In the last few years, a corporation was established called the Algonquin Nation Negotiation Directorate (ANND) which encompassed all the Algonquin people, both status and non-status. It also encompassed the Algonquin people living on and off reserve.

Issues in the community arose in the last year, where the chief of Pikwakanagan, Chief Lisa Ozawanimke, stepped down from ANND. Negotiations came to a standstill because the federal and provincial government have a policy in all land claim negotiations that they will only deal with a united nation. At that point the Algonquin nation had two voices at the table, the representatives from Pikwakanagan and the group from ANND.

Since the break-down of negotiations, and the cessation of funding of ANND in April, a new group has been formed called the Algonquin Nation Tribal Council.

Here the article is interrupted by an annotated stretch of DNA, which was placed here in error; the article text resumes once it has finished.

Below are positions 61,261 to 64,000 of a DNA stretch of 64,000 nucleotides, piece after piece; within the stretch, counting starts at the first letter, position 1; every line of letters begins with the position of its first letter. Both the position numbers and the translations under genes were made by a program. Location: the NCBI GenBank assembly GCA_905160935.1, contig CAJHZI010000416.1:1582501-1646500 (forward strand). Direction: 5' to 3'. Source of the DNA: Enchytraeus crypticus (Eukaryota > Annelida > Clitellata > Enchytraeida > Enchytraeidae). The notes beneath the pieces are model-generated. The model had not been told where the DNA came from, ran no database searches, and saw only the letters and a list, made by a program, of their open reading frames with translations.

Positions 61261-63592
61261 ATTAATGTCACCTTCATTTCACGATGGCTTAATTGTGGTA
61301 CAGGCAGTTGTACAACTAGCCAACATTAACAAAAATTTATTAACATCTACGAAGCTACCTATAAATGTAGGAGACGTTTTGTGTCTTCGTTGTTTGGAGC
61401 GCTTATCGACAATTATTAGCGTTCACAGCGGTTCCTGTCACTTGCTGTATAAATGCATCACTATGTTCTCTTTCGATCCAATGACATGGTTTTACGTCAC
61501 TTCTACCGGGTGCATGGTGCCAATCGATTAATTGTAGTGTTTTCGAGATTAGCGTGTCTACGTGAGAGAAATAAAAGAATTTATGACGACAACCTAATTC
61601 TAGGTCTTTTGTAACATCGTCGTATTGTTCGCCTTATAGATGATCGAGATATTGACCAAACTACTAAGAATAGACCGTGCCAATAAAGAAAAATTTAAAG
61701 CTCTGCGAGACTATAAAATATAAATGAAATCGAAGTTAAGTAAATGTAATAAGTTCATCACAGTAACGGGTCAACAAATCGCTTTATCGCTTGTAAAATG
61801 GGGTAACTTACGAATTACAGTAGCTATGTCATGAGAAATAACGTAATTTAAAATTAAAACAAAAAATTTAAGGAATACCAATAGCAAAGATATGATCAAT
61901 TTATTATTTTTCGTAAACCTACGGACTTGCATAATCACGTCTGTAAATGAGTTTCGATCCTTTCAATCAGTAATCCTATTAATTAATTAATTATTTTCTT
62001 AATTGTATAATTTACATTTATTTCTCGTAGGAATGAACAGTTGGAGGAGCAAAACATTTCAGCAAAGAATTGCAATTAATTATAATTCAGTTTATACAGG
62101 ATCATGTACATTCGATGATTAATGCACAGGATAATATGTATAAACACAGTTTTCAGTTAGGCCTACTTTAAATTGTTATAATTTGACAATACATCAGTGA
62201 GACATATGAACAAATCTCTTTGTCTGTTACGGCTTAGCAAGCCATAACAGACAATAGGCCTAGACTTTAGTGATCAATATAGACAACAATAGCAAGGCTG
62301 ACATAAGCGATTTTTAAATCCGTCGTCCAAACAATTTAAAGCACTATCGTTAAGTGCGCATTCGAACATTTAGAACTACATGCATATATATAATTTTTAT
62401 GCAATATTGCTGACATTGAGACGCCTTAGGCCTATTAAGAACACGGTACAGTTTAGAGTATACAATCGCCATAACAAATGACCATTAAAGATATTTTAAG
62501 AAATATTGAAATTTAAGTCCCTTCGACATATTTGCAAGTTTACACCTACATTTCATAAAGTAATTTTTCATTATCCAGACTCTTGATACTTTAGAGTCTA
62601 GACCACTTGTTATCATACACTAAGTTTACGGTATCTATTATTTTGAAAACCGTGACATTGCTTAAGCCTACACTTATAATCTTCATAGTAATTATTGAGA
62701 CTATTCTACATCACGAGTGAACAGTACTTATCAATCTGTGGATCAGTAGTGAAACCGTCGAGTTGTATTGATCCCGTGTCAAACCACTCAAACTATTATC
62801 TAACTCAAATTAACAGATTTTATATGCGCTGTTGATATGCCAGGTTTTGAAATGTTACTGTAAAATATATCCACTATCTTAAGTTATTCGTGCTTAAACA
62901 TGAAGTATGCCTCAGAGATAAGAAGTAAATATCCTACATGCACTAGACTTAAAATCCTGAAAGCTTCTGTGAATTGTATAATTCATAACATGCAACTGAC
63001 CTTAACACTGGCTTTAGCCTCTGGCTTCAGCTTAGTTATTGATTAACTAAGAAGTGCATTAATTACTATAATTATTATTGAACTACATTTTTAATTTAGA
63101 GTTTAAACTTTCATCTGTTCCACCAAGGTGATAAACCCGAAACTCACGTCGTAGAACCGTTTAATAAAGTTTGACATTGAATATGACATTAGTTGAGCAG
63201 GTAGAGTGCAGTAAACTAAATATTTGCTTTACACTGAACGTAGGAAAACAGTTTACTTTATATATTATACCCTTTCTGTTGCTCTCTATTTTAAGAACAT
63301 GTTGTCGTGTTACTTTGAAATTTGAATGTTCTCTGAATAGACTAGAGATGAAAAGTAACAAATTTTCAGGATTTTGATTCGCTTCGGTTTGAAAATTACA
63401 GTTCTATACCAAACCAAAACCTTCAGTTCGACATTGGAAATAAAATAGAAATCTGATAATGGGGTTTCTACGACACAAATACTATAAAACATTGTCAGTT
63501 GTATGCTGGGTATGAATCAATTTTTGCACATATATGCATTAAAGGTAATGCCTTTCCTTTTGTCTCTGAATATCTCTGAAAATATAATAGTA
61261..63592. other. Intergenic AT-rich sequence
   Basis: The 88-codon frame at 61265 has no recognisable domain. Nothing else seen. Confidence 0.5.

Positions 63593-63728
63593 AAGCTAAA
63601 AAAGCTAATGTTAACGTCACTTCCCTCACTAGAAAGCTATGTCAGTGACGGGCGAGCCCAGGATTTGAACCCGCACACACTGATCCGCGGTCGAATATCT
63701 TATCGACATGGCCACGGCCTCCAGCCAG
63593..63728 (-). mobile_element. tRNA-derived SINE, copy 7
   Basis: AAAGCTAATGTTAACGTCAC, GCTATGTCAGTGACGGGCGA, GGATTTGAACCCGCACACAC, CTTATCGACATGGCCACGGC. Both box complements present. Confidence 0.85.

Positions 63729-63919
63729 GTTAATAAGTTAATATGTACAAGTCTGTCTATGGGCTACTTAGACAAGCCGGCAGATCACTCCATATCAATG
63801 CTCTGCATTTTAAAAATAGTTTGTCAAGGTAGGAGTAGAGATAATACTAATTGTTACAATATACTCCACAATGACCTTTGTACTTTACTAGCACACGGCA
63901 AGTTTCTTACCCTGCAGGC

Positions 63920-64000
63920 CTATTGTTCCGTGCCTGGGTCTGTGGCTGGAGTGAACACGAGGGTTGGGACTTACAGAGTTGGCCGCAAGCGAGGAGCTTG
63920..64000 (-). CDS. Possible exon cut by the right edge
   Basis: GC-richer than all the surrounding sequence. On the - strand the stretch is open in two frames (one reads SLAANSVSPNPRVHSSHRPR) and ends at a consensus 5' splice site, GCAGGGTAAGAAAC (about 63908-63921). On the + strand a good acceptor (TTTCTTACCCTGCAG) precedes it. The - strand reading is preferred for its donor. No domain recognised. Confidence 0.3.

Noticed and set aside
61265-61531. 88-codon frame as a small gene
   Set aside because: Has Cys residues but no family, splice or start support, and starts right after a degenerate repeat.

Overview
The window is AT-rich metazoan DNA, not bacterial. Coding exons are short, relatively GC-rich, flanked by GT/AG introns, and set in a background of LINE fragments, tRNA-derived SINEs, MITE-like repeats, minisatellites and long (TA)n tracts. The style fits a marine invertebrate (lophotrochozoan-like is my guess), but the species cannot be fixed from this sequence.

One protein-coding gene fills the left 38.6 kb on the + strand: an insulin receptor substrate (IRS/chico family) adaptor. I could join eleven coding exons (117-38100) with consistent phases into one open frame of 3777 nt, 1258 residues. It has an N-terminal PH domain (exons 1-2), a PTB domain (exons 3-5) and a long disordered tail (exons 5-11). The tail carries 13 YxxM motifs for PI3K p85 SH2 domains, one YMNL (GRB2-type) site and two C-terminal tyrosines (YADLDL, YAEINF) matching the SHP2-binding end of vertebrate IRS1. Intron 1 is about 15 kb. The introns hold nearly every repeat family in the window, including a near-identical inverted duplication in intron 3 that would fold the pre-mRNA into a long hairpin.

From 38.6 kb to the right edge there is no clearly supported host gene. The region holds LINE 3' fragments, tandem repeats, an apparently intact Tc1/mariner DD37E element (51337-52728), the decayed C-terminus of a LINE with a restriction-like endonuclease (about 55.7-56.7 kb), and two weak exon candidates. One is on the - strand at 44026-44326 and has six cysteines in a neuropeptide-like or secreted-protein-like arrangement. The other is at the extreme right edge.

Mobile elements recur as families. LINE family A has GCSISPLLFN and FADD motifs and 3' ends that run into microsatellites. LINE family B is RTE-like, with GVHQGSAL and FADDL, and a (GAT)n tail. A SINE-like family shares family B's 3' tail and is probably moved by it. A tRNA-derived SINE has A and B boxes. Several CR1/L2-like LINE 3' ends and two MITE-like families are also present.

Chief Davis explained that while ANND was a corporation, the Algonquin Nation Tribal Council is strictly a political group.

"What we are hoping the tribal council will accomplish is to have a more inclusive representation of the Algonquin people," she said. "The corporation could not do the things we wanted to do. It was not political in any way, shape or form, so it tied our hands in the political field."

Chief Davis has been involved in the land claim process since 1995.

"It has been an evolution," she said. "We have just evolved from management circles to grand councils to ANND and now the tribal council.

It is our government evolving to the treaty government."

"The band has always been the only political structure", she said. "The big thing is understanding processes." She explained now they are looking at the. vision for the nation from the grassroots.

"I really think that if all of us sat Down, including PikwÓkanagÓn, and at one point we do lay our visions out, we are not far off with our vision for the whole nation," she said. "It is internal differences that are holding us back. I think every form of government does have that."